Last month I tasted various Italian wines with the tasting panel of Voerman Wijnen for the import next fall. Lots of wines from Veneto, in particular Valpolicella this time. But also one Primitivo from the very south, Puglia. Below an impression of part one.
Azienda Agricola Novaia We need to go back to the 15th century, at that time the Vaona family made their presence. Overlooking the the Marano Valley in the Valpolicella Classica area, the old manor house is still standing strong. With an ancient stone carved cellar (Tinaia in Italian) used for the ageing of Ripasso, Superiore, Amarone and Recioto wines it is unique. Within the special aging cellar, wines are aged in medium toasted barrels from French and Slavonian oak. Besides the Tinaia they also have a ‘’drying’’ cellar for Amarone and Recioto grapes, called the Fruttaio. This family owned winery has an annual production of approximately 50,000 bottles of which they export seventy percent abroad.
Valpolicella Classico superiore 2019
Deep ruby red, cherries, red berries, pepper, cocoa, minerals, ripe fruit, tight mouthfeel, structure, spicy acidity.
Amarone della Valpolicella ‘Corte Vaone’ 2015 Deep garnet red, bay leaf, liquorice, silky tannin, soft, mighty, powerful, layering in aromas, robust, black cherries, dried fruit, raisins, currants, dark chocolate, sweet tobacco, beautiful acid balance, nice sweetness, long finish.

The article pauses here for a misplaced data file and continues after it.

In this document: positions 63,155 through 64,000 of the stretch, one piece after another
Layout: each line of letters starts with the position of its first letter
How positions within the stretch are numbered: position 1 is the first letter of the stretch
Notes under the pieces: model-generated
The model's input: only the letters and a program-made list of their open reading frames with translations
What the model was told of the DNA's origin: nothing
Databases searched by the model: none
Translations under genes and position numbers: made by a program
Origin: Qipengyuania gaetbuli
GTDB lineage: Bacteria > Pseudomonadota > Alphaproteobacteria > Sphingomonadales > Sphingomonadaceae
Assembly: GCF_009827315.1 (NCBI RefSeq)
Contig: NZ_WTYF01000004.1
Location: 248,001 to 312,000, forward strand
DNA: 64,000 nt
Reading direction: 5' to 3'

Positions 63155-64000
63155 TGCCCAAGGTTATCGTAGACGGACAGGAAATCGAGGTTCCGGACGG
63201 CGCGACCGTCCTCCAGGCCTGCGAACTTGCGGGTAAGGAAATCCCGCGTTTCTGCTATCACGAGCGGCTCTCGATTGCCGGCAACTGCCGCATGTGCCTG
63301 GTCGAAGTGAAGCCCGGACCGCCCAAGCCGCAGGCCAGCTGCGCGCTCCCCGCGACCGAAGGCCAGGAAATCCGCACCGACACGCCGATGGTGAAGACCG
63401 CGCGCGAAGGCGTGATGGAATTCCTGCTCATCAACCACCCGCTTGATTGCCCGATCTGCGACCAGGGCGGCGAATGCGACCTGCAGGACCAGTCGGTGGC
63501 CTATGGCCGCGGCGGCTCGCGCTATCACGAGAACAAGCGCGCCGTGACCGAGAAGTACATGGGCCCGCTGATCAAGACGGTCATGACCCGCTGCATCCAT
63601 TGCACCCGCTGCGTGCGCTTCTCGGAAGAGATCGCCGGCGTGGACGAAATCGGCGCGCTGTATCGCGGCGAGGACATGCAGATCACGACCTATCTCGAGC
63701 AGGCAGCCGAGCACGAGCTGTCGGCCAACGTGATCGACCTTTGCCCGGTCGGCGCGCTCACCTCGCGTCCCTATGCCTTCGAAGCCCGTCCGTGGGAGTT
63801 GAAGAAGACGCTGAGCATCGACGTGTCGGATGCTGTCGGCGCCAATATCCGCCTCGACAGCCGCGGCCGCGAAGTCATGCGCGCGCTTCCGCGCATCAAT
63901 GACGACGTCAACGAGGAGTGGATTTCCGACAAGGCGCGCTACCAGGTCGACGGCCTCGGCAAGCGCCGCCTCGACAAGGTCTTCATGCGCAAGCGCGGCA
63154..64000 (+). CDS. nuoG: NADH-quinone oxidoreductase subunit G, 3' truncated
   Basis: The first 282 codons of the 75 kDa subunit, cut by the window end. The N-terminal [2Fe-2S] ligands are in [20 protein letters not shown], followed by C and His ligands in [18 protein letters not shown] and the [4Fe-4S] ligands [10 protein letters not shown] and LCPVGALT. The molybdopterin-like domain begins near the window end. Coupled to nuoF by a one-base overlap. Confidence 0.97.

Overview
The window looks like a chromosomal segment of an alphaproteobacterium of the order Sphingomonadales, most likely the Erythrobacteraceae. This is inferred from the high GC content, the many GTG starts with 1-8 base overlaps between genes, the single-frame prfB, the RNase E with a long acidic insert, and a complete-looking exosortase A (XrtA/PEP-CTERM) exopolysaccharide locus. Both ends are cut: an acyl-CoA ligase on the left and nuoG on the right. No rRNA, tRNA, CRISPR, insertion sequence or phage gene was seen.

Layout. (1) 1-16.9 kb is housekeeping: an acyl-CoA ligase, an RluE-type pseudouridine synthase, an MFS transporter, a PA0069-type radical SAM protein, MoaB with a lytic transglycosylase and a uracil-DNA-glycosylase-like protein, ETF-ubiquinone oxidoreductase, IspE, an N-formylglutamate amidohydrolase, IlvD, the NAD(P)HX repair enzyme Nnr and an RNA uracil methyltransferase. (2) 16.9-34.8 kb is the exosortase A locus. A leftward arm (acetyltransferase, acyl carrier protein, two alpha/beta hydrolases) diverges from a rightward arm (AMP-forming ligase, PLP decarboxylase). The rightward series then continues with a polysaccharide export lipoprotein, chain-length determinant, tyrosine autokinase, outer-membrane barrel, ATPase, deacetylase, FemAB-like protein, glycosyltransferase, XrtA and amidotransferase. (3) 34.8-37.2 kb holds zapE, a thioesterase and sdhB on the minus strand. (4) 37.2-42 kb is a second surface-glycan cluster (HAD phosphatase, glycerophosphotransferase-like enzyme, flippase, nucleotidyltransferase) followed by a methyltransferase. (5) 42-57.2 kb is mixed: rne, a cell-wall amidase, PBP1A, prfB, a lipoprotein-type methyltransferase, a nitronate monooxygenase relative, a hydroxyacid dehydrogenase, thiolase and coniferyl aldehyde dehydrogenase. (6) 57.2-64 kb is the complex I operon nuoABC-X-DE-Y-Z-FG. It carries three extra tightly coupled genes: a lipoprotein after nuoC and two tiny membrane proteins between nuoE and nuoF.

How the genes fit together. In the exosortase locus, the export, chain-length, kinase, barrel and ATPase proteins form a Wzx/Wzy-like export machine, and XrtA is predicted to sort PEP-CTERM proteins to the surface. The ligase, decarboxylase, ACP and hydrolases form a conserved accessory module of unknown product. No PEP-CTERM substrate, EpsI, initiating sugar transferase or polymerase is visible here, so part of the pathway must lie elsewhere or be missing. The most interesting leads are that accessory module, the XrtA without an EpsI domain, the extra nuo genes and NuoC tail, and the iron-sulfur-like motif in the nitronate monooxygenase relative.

Cantina di Monteforte Founded in 1952 as a cooperate named ‘Cantina Sociale di Monteforte d’Alpone’, the company has grown from a small cooperative, in the main historical denominations of the province of Veron, of a few members to a highly professional conjoin wine firm with 400 grape growers. Nowadays they have 1.200 ha. of vineyards to control and produce over 4 million bottles of wine on a yearly base. Over the last decades they have invested in new technology like state-of-the-art bottling plants, new wine label lines, vineyards techniques and many more innovative solutions to make the process better and to ensure the quality of their wines. As they have a wide range of wines, I tasted some of their Prima Pietra Line, which is translated as ”1st stone”, which links to the foundation in 1952.
Pinot Grigio Delle Venezie ‘Prima Pietra Line’ 2020 Dark lemon yellow, citrus fruit, tropical fruit, slightly nutty, juicy, playful acidity, round body, fresh / full finish, classic bitter aftertaste.
Montepulciano D’Abruzzo ‘Prima Pietra Line’ 2020 Deep ruby red, intense nose, fresh, cherries, blackberries, light spiciness, ripe, full, supple, forest fruit, leather, bay leaf, cocoa, liquorice, fine acids, ripe tannins, individual character, long finish.
Valpolicella Ripasso ‘Prima Pietra Line’ 2018 Ruby red, pronounced nose, cherry, round, black currant, blueberry, tobacco, pleasant acidity, complex, remains youthful, long finish.
Cantina Paradiso When the Second World War finished, the year that came the 1950s were very poor for the farmers in southern parts of Italy. Grandfather Angelo Paradiso, one of the many ordinary farmers in Puglia, decides to seek refuge in viticulture at that time. He founded the Cantine Paradiso winery in 1954. Today his winery is best known for its generous “jammy” red wines made from Primitivo, Negroamaro and Nero di Troia.
Posta Piana Primitivo 2019 Cantina Paradiso – Puglia
Opaque purple, very fragrant nose, jam-like red fruit, cherry, blackberry, cranberry, red plum, ripe, abundant, clove, sweet tobacco, balanced, ripe and round tannins.
Stay tuned for part two!